Biology Stack Exchange is a question and answer site for biology researchers, academics, and students. Join them; it only takes a minute:

Sign up
Here's how it works:
  1. Anybody can ask a question
  2. Anybody can answer
  3. The best answers are voted up and rise to the top

We have lots of lily flowers inside our garden. Their flowers are open in day and closed in night. How do lilies sense day and night and open and close their flowers?

share|improve this question
up vote 5 down vote accepted

The three main cues for flower opening/closing used by plants are temperature, light and humidity (van Doorn & van Meteren 2003, freely available pdf), with the first two being most common. Plants with daily opening and closing of flowers can be divided into nocturnal (open at night) and diurnal (open at day). There exists several different mechanisms for how flowers open and close, and these include e.g. reversible expansion and contraction of cells by changes in water balance and differential growth of cells due to temperature (in either the petals themselves or cells at the base of flowers). See the previously referred paper for examples.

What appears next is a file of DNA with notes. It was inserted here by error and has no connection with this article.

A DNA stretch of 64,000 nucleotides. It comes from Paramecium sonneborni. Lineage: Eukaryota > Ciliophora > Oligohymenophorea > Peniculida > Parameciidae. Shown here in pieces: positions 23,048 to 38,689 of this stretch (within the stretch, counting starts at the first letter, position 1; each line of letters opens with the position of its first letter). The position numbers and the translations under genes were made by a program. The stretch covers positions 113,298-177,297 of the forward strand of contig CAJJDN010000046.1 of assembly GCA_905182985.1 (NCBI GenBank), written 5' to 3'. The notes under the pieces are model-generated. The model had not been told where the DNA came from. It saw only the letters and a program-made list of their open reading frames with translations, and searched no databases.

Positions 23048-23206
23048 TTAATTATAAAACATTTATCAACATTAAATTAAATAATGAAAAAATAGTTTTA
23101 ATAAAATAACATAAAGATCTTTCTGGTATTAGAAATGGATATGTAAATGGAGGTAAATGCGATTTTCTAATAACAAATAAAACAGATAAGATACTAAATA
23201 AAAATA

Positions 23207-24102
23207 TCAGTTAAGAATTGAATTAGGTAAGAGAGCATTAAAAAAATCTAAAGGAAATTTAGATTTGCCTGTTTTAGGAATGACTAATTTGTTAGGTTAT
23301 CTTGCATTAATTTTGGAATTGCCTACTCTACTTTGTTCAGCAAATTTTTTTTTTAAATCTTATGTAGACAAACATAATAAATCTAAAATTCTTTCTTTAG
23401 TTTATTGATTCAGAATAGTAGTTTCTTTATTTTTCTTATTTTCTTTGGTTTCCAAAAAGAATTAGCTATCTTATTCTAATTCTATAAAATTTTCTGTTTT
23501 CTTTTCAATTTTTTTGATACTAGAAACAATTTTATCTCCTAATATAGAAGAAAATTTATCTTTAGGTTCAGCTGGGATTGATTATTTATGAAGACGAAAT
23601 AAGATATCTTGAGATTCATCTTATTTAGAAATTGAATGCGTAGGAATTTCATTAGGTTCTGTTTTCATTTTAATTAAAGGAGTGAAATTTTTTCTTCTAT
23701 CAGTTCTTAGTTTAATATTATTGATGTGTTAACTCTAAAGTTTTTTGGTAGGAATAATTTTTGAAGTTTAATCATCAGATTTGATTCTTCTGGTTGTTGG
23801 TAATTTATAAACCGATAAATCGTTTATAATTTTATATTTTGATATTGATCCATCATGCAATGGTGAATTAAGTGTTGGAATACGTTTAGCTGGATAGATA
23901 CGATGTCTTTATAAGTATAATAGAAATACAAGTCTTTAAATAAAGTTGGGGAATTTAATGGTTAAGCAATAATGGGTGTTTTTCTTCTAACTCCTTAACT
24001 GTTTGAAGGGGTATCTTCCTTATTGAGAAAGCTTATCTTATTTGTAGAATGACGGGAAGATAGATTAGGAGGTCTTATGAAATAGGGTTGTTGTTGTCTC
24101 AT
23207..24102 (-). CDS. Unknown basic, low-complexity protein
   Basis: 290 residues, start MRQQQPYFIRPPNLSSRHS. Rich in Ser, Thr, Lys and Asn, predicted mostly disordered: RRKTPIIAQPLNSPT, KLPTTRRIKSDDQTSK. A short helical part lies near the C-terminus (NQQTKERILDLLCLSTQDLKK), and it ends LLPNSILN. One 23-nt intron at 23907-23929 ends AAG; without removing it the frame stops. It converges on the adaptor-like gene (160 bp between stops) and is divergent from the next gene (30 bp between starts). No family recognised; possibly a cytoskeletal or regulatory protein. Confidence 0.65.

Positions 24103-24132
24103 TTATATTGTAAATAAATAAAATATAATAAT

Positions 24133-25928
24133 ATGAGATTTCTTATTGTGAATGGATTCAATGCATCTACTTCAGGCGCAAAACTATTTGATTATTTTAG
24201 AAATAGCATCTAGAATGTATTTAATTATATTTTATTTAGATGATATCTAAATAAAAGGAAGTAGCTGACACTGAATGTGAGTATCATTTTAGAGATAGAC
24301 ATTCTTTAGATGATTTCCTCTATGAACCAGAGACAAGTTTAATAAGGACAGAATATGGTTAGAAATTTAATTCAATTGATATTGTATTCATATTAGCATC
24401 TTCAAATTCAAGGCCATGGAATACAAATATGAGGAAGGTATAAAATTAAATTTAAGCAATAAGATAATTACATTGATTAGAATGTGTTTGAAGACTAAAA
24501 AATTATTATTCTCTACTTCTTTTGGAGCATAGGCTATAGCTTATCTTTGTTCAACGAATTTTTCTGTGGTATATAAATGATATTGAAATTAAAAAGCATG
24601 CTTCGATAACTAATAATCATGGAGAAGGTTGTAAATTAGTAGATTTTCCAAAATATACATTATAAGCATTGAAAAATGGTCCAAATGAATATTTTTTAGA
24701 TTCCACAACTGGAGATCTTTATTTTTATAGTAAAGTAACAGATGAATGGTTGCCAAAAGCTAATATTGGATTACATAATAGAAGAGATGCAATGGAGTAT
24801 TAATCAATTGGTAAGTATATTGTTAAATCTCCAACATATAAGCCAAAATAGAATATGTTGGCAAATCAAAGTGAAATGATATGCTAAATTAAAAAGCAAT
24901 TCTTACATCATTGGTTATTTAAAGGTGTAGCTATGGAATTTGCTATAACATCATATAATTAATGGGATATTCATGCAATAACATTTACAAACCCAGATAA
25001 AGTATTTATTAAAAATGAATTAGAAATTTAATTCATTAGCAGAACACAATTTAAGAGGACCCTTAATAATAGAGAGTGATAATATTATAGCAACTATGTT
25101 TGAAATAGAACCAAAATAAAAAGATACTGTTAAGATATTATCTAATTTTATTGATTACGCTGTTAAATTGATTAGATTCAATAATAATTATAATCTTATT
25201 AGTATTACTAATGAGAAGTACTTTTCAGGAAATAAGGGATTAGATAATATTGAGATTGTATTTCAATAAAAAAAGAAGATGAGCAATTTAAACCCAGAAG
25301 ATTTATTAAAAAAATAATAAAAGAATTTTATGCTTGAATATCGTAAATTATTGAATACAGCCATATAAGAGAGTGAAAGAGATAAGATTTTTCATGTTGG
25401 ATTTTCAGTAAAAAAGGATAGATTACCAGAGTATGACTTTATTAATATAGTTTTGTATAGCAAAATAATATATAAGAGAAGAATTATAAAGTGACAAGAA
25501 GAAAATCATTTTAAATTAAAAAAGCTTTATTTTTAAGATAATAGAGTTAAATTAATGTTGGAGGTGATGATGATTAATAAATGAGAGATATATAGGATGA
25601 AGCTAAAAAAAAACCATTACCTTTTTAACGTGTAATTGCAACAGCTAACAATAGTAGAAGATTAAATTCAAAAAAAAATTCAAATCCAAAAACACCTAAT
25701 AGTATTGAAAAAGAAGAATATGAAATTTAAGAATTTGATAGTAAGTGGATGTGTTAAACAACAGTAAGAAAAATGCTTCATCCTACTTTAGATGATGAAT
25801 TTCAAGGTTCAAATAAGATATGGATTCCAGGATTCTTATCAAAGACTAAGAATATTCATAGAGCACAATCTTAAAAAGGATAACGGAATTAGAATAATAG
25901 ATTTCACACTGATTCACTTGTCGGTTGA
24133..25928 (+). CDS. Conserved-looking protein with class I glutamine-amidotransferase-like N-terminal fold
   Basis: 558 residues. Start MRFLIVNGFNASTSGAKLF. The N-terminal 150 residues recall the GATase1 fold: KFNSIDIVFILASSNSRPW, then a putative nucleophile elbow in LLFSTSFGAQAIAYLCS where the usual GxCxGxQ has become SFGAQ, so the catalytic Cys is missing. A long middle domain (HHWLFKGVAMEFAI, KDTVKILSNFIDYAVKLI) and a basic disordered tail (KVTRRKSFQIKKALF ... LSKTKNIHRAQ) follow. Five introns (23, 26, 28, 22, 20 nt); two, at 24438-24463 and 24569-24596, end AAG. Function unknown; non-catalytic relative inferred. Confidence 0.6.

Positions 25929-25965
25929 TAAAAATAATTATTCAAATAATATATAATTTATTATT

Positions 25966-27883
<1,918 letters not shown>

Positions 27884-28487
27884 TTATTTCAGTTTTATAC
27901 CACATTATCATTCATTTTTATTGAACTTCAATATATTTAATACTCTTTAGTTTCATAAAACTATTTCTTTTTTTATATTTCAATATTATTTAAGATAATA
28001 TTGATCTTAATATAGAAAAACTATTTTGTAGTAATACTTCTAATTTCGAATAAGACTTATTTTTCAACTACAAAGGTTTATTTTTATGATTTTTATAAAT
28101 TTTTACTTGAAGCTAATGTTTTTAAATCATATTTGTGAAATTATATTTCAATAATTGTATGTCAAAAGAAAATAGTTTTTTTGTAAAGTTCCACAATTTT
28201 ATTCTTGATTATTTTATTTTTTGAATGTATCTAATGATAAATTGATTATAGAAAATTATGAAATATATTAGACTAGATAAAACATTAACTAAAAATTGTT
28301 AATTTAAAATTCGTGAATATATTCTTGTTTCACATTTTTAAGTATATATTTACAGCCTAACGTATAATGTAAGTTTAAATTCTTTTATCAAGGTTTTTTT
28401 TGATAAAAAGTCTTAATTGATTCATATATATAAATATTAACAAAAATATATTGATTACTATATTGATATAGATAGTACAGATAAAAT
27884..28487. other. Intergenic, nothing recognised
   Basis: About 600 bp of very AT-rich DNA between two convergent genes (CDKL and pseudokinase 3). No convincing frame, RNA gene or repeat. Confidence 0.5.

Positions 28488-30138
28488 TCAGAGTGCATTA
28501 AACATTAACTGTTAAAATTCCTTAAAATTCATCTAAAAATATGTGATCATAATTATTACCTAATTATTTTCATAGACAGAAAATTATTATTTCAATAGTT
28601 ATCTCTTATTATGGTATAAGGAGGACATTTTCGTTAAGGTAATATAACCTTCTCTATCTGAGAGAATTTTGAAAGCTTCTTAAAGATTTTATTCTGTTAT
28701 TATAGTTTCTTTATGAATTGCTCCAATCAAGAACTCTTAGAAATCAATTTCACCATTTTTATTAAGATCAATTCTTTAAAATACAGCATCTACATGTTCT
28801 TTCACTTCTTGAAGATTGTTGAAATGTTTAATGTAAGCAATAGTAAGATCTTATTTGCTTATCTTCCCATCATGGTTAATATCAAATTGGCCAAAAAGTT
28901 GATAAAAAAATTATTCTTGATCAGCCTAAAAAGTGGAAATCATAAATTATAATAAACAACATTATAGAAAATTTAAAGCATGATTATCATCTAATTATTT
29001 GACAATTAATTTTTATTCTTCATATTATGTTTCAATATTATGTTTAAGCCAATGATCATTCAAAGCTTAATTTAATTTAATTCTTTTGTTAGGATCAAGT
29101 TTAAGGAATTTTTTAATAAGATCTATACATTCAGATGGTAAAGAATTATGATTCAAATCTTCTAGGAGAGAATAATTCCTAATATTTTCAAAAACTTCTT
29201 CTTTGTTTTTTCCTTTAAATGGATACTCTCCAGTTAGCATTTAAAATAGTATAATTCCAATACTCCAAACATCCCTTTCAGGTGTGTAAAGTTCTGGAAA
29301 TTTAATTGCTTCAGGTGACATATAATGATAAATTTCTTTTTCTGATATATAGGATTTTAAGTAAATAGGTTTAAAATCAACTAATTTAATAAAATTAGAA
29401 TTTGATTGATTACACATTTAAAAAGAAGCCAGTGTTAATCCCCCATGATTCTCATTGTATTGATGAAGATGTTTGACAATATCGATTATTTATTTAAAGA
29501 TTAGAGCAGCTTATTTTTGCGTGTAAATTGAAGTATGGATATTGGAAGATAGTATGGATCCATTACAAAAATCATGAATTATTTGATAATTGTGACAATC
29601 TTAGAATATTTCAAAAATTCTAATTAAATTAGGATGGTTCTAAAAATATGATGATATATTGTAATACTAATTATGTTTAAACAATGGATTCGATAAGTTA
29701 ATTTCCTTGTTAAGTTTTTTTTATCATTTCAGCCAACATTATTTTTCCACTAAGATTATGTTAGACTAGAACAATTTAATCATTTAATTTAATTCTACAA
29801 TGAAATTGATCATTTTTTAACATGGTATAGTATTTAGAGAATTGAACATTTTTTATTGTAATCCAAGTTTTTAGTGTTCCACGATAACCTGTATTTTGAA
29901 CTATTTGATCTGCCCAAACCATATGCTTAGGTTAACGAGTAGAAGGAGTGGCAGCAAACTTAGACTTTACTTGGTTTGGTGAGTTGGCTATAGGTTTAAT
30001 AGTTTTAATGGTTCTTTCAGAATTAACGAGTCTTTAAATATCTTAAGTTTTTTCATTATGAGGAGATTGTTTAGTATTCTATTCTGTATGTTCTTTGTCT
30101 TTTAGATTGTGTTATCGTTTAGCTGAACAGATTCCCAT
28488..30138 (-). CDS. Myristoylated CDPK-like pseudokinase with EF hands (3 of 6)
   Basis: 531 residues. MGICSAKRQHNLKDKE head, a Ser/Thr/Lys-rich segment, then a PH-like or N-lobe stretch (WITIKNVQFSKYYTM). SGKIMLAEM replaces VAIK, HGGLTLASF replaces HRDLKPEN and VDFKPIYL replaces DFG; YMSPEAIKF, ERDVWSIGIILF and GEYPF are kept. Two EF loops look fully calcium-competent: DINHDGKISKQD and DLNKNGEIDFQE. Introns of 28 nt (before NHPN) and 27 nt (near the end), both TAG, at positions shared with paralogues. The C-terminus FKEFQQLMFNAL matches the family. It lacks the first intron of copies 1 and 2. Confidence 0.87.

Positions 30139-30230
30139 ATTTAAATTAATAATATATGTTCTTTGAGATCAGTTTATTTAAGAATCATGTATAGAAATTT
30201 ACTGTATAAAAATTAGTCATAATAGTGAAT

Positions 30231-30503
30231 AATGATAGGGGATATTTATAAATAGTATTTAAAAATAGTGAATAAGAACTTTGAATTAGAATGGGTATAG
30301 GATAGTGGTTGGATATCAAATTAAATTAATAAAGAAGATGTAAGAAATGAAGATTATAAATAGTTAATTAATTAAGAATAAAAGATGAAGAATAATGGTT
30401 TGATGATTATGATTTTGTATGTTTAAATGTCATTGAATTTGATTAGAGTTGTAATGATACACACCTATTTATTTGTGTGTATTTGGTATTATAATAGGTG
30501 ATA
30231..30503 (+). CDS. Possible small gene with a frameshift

The evolutionary advantages and molecular mechanisms (along with the circadian clock of plants) behind opening and closing of flowers are open research fields. Several evolutionary hypothesis exists for explaining different flowering strategies, and these often deal with efficient pollination (close when good pollinators are absent), protection against frost, conservation of resources (e.g. water) or predator/pathogen defence.

I do not know what the specific mechanism in lilies is, and it can possibly/probably differ between different species.

share|improve this answer

Your Answer


By posting your answer, you agree to the privacy policy and terms of service.

Not the answer you're looking for? Browse other questions tagged or ask your own question.